How To Make A Million Ringgit With Compound Interest
Updated: 12th October 2018
Make your money work for you by taking advantage of the power of compound interest. Not quite sure what it involves? Learn what compound interest is and how you can (theoretically) make your first million with it!
What is compound interest?
Compound interest is interest that is added to the principal amount. With compound interest, you will be earning interest on top of the interest you have already earned. The addition of interest to the principal amount is known as compounding.
Most people tend to overlook the power of compound interest, but that is perhaps because they don’t quite understand how it works. Here’s how it works:
For example, if you put RM10,000 in a fixed deposit account with a 7% annual interest for 2 years, most would thing that you will end up with RM11,400 right? Not quite.
You would actually have RM11,449. Because with compounding interests, the first year you will earn 7% interest on RM10,000, and in the second year, you will earn 7% interest on RM10,700. Compounding interest is basically interest on interest; you are earning interest on top of the first year’s interest which was RM700.
The basic principle of compound interest is earning additional interest on top of previously earned interest. Which means once you earn your first interest payment, it will then be added to the principle, and that is how you can make your money work for you by utilizing compound interest!
Why should you take advantage of compound interest?
When you harness the power of compounding, it can greatly impact the amount of savings you can accumulate over the long term simply by utilizing time and the increasing amount of your savings. However, compounding interests will only have a a dramatic impact on your savings provided you are disciplined by not withdrawing the money early.
If you start saving earlier, it also means there will be more years of compounding interest, meaning that you can gain a greater return of investment even with a lower total investment amount at the start. This is especially helpful for people saving their money through an investment vehicle over a long period, such as saving for retirement.
How you can make a million Ringgit with compound interests?*
In this theoretical million ringgit test, let’s start you by setting aside RM10,000 in an account with an annual interest of 7%. Following that deposit of RM10,000, the table below shows how much money you will have to invest in order to reach a million Ringgit by the time you turn 65.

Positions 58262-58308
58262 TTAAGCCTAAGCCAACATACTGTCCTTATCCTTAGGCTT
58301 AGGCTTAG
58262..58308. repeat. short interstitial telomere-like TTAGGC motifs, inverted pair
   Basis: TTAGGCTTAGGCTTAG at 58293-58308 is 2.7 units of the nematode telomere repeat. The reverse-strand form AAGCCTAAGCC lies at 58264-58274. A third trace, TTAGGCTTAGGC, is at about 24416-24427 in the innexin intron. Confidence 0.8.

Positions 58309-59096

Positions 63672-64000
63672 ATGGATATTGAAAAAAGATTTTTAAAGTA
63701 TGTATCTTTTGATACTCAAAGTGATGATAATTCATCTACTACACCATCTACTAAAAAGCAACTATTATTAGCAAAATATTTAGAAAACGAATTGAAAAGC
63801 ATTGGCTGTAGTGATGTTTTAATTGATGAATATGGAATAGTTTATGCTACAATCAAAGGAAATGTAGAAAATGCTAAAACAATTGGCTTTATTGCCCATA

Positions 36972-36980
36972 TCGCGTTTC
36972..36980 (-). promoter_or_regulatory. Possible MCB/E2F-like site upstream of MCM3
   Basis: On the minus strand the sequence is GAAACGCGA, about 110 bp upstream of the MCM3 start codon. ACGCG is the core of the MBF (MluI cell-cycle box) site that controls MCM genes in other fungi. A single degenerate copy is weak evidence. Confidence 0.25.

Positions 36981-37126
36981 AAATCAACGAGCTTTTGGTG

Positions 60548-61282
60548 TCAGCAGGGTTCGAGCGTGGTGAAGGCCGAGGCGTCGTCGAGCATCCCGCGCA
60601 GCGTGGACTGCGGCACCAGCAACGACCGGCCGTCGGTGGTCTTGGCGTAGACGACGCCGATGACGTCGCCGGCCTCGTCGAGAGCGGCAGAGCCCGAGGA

*calculation done by using Compound Interest Calculator.
Note: If you would like to project the amount of money you can have with compound interest, you can do so by using this calculator.
In order to take the full advantage of compound interest, you should take note that it works best when you have a larger starting amount with a lot of time to reap from it. When you have both time and reasonable amount to set aside, the gains from compound interest can be exponential with time. If you are starting 10 years earlier, you can make 63% more money, as illustrated in the table below. The early bird gets the worm!
it is very important that you get started as early as possible and compound interest can work better in your favour. However, if your goal is to have a million Ringgit in your account in time for your retirement, starting early with at least RM10,000 is ideal as illustrated in the table above.
Provided you are willing to take on more risk, you can get a higher interest rate for your money. This will translate to a more dramatic growth for your money with compounding interest as illustrated in the table below.
Do take note of the key factors that determine how successfully compound interest will work for you: Factors like time, the initial amount you invest, and amount of interest. As seen in the table above, the amount of interest rate will also play a big role into how much returns you will get.
*Method to achieve the million Ringgit mark is only theoretical and helps to demonstrate the power of compounding interests only.